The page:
Concerns about automation and the shape of the current workforce have been common for some time. Many people are aware how robotics affected key industries in the U.S., especially in the manufacturing and production industry, but as technology becomes more sophisticated, worries continue to spread.
It is estimated that almost half of all activities occurring in the workplace today could potentially be replaced by automation. However, that doesn’t mean those changes are just around the corner. In fact, no one is entirely sure when some of the changes will come to be. Why? Because much of it relies on breakthroughs in areas like artificial intelligence while also requiring economic conditions that favor the change.
At this time, it isn’t possible to predict the future of artificial intelligence, especially with skills related to language processing and machine learning. Since there is no way to know when these advances may occur, it isn’t reasonable to assume how and when they will change the workplace as we understand it today.
Which Employees Are Most at Risk?
In most cases, automation is directed at repetitive tasks. Generally, this requires the work to be highly structured and that it takes place in a predictable environment. Within the U.S. economy, most of these sorts of tasks are located in manufacturing and production environments, as well as certain food service and hospitality positions, and retail trade.
However, not every task performed in these environments are typically considered eligible for automation even in those environments. Any work that varies dramatically within the same task set may not be eligible. Additionally, tasks that require critical thinking or problem-solving may not be suitable for automation at this time.
Even if employees find some of their tasks in the crosshairs, that doesn’t mean their entire position becomes irrelevant. Instead, they may simply be able to put their more repetitive tasks aside and redirect those efforts to more complex duties.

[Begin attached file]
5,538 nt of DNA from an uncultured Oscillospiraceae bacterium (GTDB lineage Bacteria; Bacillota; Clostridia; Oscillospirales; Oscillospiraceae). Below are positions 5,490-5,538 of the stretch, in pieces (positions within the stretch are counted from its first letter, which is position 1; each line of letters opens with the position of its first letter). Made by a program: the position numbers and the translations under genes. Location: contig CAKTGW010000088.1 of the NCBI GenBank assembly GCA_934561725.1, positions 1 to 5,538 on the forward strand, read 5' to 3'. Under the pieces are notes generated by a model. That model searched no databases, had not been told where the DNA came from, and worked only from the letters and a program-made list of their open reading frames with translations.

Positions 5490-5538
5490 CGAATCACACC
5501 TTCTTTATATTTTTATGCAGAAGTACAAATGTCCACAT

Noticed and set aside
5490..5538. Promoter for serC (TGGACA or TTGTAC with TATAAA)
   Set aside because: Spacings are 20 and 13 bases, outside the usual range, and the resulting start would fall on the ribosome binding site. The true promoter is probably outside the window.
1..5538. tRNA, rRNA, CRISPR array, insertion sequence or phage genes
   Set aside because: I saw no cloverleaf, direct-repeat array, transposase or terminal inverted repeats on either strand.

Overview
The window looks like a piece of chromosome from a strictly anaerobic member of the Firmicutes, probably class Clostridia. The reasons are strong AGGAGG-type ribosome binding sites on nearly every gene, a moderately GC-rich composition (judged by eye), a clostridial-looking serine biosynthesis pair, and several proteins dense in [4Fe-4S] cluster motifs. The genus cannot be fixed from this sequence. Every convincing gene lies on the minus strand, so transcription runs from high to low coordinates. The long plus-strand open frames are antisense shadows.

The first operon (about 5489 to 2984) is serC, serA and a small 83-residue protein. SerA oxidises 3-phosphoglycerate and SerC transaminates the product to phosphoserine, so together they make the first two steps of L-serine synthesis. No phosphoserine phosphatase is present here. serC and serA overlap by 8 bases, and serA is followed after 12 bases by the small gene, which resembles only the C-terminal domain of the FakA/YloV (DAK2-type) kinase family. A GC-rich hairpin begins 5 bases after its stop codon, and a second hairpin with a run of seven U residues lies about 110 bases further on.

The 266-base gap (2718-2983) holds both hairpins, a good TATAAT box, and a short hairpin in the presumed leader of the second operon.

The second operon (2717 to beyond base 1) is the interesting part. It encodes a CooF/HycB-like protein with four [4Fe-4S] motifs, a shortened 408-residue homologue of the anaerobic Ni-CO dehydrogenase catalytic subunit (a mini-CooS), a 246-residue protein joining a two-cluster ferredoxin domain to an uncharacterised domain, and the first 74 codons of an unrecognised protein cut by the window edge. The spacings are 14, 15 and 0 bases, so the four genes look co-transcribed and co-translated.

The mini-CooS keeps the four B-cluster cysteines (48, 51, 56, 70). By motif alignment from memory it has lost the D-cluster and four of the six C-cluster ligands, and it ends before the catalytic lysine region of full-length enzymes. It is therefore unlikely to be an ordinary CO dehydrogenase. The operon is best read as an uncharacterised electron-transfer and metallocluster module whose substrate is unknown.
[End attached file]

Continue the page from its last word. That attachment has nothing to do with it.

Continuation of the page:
Additionally, automated operations will still require support from actual employees. For example, an automated process requires a technical solution to be programmed to handle the work, and that requires input from appropriate IT personnel. Additionally, duties that require the use of robotic components will need mechanical maintenance support personnel to keep those operations functioning properly.
Another Pain Point
While advances in technology can occur at any time, there is no way to immediately create a skilled technical workforce that is capable of implementing and supporting any particular technology. At this time, unemployment amongst tech professionals is particularly low. And there are concerns that a workforce shortfall will continue in these areas for the foreseeable future.
If the right technical personnel are available to create and install automated solutions, then the rate at which any technology can be deployed is automatically controlled based on that issue alone.
However, companies can prepare for the possibility of increased automation in the workplace by supporting their employees. If you find a worker would benefit from professional development that can help further business goals and better position them to avoid being replaced by technology in the future, then that is a win-win situation for everyone involved.
If you are interested methods for supporting your current employees during times of change or are looking to hire additional workers, The Advance Group has the industry expertise you need to accomplish either task. Contact us to speak with a member of our professional staff today.